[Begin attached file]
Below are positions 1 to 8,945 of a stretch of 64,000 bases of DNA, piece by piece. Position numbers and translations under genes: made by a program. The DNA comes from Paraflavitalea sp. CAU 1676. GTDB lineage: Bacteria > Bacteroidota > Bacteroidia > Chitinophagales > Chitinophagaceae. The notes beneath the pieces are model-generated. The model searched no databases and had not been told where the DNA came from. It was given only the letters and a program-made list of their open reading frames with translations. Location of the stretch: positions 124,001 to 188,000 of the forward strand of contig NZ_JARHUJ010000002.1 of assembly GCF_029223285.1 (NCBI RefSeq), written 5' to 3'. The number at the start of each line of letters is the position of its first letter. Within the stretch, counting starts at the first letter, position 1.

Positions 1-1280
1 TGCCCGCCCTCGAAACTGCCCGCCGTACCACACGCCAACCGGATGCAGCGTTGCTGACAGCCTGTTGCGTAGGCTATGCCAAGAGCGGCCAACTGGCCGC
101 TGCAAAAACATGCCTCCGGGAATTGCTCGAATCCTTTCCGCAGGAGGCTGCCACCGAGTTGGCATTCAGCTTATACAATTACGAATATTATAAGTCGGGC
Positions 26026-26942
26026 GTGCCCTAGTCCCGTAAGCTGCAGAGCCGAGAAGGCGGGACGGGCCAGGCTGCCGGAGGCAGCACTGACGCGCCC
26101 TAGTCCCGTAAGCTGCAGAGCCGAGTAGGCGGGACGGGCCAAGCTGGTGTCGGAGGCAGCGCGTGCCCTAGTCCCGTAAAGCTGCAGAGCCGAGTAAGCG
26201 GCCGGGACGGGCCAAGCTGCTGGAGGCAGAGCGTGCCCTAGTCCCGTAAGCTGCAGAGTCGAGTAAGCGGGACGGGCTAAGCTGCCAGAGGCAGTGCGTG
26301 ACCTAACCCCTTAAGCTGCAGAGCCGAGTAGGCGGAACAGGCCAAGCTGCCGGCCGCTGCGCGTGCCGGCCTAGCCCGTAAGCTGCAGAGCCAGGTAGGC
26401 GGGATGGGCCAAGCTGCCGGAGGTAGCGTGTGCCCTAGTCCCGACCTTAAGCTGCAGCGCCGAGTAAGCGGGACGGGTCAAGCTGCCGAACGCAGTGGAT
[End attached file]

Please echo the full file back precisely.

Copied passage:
Below are positions 1 to 8,945 of a stretch of 64,000 bases of DNA, piece by piece. Position numbers and translations under genes: made by a program. The DNA comes from Paraflavitalea sp. CAU 1676. GTDB lineage: Bacteria > Bacteroidota > Bacteroidia > Chitinophagales > Chitinophagaceae. The notes beneath the pieces are model-generated. The model searched no databases and had not been told where the DNA came from. It was given only the letters and a program-made list of their open reading frames with translations. Location of the stretch: positions 124,001 to 188,000 of the forward strand of contig NZ_JARHUJ010000002.1 of assembly GCF_029223285.1 (NCBI RefSeq), written 5' to 3'. The number at the start of each line of letters is the position of its first letter. Within the stretch, counting starts at the first letter, position 1.

Positions 1-1280
1 TGCCCGCCCTCGAAACTGCCCGCCGTACCACACGCCAACCGGATGCAGCGTTGCTGACAGCCTGTTGCGTAGGCTATGCCAAGAGCGGCCAACTGGCCGC
101 TGCAAAAACATGCCTCCGGGAATTGCTCGAATCCTTTCCGCAGGAGGCTGCCACCGAGTTGGCATTCAGCTTATACAATTACGAATATTATAAGTCGGGC
Positions 26026-26942
26026 GTGCCCTAGTCCCGTAAGCTGCAGAGCCGAGAAGGCGGGACGGGCCAGGCTGCCGGAGGCAGCACTGACGCGCCC
26101 TAGTCCCGTAAGCTGCAGAGCCGAGTAGGCGGGACGGGCCAAGCTGGTGTCGGAGGCAGCGCGTGCCCTAGTCCCGTAAAGCTGCAGAGCCGAGTAAGCG
26201 GCCGGGACGGGCCAAGCTGCTGGAGGCAGAGCGTGCCCTAGTCCCGTAAGCTGCAGAGTCGAGTAAGCGGGACGGGCTAAGCTGCCAGAGGCAGTGCGTG
26301 ACCTAACCCCTTAAGCTGCAGAGCCGAGTAGGCGGAACAGGCCAAGCTGCCGGCCGCTGCGCGTGCCGGCCTAGCCCGTAAGCTGCAGAGCCAGGTAGGC
26401 GGGATGGGCCAAGCTGCCGGAGGTAGCGTGTGCCCTAGTCCCGACCTTAAGCTGCAGCGCCGAGTAAGCGGGACGGGTCAAGCTGCCGAACGCAGTGGAT